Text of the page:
People are inundated with more surveys across more channels than ever before, particularly after the COVID-19 pandemic. Additionally, some research has observed across-the-board declines in people’s sense of civic duty or involvement in their communities. In past decades, people might have felt a strong desire to be a part of shaping their community, which is a core premise of the research we partner with our clients to conduct. That same civic-minded selling point doesn't always connect with people now. We see this evidenced in decreased ties to our communities and impacts on response rates for other civic duties such as jury duty. Recurrent surveys can help address this issue by spreading out our sample collection over time and pooling the data. This approach can alleviate the pressure to achieve a high sample size in a short period, giving us more time to collect data.

Having recently moderated a TRB webinar on multimethod sampling for travel surveys, could you explain its significance and your key takeaways, especially regarding its role in reaching populations of importance?

Multimethod sampling is about leveraging the best of all available options. When we send mailed invitations to households through address-based sampling (ABS), we have more confidence in the downstream data weights because we know the underlying population. However, this probability-based method isn't necessarily the best choice when trying to improve representation due to limitations in oversampling and targeting.

Complementing ABS with sources better at targeting specific populations is crucial for reaching populations of importance, which might be underrepresented or hard to reach through traditional survey methods.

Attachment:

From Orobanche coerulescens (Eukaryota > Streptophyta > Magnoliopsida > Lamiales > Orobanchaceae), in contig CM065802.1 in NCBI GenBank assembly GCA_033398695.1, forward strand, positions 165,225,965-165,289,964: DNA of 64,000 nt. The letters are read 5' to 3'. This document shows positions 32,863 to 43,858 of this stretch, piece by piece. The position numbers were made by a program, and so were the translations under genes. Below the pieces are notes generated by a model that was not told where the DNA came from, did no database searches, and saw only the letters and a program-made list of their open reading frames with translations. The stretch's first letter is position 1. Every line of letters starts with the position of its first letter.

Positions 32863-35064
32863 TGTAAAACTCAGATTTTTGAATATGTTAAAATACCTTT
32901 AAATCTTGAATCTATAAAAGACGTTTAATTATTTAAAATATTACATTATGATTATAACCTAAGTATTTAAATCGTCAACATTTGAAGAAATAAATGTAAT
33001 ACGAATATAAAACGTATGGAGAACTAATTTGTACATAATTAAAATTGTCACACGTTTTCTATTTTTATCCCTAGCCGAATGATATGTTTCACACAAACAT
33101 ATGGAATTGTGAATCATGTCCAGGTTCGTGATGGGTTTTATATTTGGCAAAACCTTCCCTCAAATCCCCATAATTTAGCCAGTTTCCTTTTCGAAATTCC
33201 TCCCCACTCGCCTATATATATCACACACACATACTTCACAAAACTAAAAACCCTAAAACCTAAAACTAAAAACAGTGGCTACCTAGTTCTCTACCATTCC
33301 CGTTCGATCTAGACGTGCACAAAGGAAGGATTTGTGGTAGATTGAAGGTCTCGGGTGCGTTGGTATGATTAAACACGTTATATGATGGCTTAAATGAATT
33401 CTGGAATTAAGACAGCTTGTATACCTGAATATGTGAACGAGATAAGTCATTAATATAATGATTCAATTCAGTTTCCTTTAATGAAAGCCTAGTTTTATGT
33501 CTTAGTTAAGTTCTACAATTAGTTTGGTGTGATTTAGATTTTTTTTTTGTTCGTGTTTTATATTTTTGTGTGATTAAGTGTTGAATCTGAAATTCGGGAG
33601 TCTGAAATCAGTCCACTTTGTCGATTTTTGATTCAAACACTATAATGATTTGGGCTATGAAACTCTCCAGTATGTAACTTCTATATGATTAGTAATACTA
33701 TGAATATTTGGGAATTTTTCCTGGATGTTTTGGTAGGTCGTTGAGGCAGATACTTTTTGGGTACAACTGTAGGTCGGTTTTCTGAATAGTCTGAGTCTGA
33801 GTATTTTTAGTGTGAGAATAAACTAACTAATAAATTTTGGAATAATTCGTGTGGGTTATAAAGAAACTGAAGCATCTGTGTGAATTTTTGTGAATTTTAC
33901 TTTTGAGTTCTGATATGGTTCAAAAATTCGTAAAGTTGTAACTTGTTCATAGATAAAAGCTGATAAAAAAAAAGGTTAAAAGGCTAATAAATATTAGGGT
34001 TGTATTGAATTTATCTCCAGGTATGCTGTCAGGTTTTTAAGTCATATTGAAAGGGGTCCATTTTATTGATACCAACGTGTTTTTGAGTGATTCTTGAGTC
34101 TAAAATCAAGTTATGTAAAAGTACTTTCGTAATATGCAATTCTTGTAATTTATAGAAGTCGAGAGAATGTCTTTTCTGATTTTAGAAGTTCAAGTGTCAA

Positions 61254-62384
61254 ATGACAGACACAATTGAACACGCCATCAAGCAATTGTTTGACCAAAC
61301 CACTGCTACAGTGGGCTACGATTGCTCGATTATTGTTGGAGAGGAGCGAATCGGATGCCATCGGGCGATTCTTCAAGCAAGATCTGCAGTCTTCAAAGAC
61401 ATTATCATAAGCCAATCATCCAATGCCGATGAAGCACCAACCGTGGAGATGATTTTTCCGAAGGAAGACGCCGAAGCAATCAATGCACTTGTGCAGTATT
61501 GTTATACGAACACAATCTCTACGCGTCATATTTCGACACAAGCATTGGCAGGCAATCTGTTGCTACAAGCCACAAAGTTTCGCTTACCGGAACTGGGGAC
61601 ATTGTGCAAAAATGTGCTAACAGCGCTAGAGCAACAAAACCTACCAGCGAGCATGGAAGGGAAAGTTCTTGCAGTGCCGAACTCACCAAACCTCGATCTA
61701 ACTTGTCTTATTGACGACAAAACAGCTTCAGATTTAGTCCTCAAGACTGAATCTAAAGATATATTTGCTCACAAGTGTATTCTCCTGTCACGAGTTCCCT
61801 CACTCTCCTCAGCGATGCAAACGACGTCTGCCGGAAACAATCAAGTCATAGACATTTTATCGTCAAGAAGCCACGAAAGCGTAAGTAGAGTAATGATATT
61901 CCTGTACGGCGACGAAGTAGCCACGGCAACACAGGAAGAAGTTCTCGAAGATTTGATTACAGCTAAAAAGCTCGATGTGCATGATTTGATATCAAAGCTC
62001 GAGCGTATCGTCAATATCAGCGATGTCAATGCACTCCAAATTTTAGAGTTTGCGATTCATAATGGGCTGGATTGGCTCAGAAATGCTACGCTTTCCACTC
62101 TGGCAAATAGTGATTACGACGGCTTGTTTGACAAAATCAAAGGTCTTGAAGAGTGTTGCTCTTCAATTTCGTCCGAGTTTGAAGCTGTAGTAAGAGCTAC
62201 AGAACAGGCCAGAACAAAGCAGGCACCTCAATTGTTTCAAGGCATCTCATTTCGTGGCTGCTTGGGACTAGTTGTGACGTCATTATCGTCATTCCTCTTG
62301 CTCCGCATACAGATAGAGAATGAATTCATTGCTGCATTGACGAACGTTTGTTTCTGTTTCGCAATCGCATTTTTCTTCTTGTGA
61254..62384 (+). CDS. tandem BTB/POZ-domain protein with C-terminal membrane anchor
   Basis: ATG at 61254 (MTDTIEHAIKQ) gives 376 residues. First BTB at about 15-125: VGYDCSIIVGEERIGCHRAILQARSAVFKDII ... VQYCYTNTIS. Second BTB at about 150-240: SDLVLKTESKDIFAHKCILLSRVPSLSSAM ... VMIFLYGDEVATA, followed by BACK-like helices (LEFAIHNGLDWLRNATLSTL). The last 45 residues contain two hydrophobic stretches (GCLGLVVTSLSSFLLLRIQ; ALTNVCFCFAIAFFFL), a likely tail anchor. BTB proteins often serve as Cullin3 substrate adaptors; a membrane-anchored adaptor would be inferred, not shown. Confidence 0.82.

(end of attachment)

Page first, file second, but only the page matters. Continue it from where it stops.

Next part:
A key discussion point from the April 2024 TRB webinar highlighted the challenge associated with some nonprobability methods, like panels, which are common but have their own biases. For instance, panel participants might watch more television or be early tech adopters, traits that could influence their responses but are hard to account for in the survey results because we don’t always have reliable control data to correct for biases.

The webinar highlighted the need for more research into how these biases affect survey outcomes and the importance of being open to creative sampling strategies. Factors beyond demographics and geography may exist and may require correction to ensure our surveys accurately represent the populations they study.

Given the evolution from paper to online and now to mobile surveys, how do you envision the next era of travel surveys and the technologies that might define it?

Predicting the future of travel survey methods is challenging. That said, I think the mobile era will remain relevant for the foreseeable future, but will be increasingly combined with mobility data sources, as RSG has done for the Florida Department of Transportation through our work in District 7.